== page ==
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African Journal of Food, Agriculture, Nutrition and Development

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Maternal knowledge and practices related to anaemia and iron supplementation in rural Malawi: A cross-sectional study

AA Kalimbira, BM Mtimuni, DM Chilima

Abstract




Anaemia is a leading cause of maternal morbidity, mortality and poor birth outcomes
in developing countries. In Malawi, education on anaemia and provision of
prophylaxis iron supplements during pregnancy are key strategies that are used to
reduce the high prevalence of anaemia in this population. Therefore, as part of
Surveillance of Micronutrient Programmes in Malawi, a cross-sectional study was
done to assess maternal knowledge and practices related to anaemia and iron
supplementation in rural areas. A total of 629 (mean age 27.9 years) randomly
selected women were interviewed in the Northern, Central and Southern regions using
a pre-tested questionnaire. The data were entered in EpiInfo 6.04d and analyzed in
SPSS 9.0 for Windows. The results showed that 96.6% of the women were aware of
anaemia, with at least two thirds knowing its causes, ways of prevention, and
treatment. As expected, health facilities are the primary source of iron supplements
(97.1%). On whether or not pregnant women actually take the supplements, the study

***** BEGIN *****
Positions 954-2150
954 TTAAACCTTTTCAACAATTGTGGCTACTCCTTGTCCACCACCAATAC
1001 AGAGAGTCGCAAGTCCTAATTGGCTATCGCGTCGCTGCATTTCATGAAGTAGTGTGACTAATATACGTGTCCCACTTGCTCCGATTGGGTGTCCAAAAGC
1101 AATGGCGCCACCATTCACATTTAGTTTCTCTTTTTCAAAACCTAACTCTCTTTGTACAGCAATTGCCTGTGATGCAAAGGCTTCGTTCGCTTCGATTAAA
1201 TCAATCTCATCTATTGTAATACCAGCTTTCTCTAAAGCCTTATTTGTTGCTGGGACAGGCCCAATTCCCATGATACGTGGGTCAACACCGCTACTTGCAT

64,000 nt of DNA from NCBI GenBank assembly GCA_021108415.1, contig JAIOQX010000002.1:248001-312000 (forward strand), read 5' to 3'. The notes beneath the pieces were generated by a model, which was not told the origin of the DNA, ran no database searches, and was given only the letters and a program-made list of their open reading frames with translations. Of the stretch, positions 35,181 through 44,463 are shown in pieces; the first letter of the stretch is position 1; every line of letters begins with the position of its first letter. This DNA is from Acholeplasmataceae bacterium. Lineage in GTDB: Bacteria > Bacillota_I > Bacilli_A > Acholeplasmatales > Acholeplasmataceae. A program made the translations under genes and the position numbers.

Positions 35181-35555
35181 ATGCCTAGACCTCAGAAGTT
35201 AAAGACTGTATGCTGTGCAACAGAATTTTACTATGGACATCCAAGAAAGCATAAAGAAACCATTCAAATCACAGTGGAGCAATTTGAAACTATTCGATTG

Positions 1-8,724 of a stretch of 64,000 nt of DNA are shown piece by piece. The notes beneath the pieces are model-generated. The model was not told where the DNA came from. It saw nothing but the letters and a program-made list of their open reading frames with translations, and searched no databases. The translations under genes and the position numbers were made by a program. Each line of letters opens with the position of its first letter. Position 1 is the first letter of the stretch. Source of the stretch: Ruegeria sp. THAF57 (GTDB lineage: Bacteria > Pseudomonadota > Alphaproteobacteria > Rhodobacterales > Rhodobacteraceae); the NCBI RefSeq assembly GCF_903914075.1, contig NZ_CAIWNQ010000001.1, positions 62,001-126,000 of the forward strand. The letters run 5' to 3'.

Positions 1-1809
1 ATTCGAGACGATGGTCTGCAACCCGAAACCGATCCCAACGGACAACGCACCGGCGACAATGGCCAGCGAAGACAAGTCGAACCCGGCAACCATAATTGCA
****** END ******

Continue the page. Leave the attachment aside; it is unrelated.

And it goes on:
found that 22.5%, 29% and 33.8% of women from the Central, Northern and Southern
regions, respectively reported taking the supplements for one month only during their
most recent pregnancy (χ2=6.79, p=0.009). Overall, about 9% reported taking the
supplements throughout pregnancy, but the proportion was higher (22.5%) in the
Central than the Southern (2.5%) and Northern (0.5%) regions. The single most
important reason for non-compliance was nausea (43.6%), with 34.9% of those
reporting nausea resorting to withdrawal. On a positive note, 47.4% of women from
the Southern region reported taking the supplements with nsima (stiff maize gruel) to
overcome nausea. Therefore, this study shows that Malawi's efforts to increase
awareness on anaemia in women of reproductive age in rural areas are largely
effective. However, non-compliance with iron supplementation is a big challenge
which requires strategic planning and implementation of ways to ensure that pregnant
women consistently take iron supplements throughout pregnancy.

Keywords: anaemia, knowledge, iron, Malawi, pregnancy.

AJFAND Vol. 9 (1) 2009: pp. 551-564



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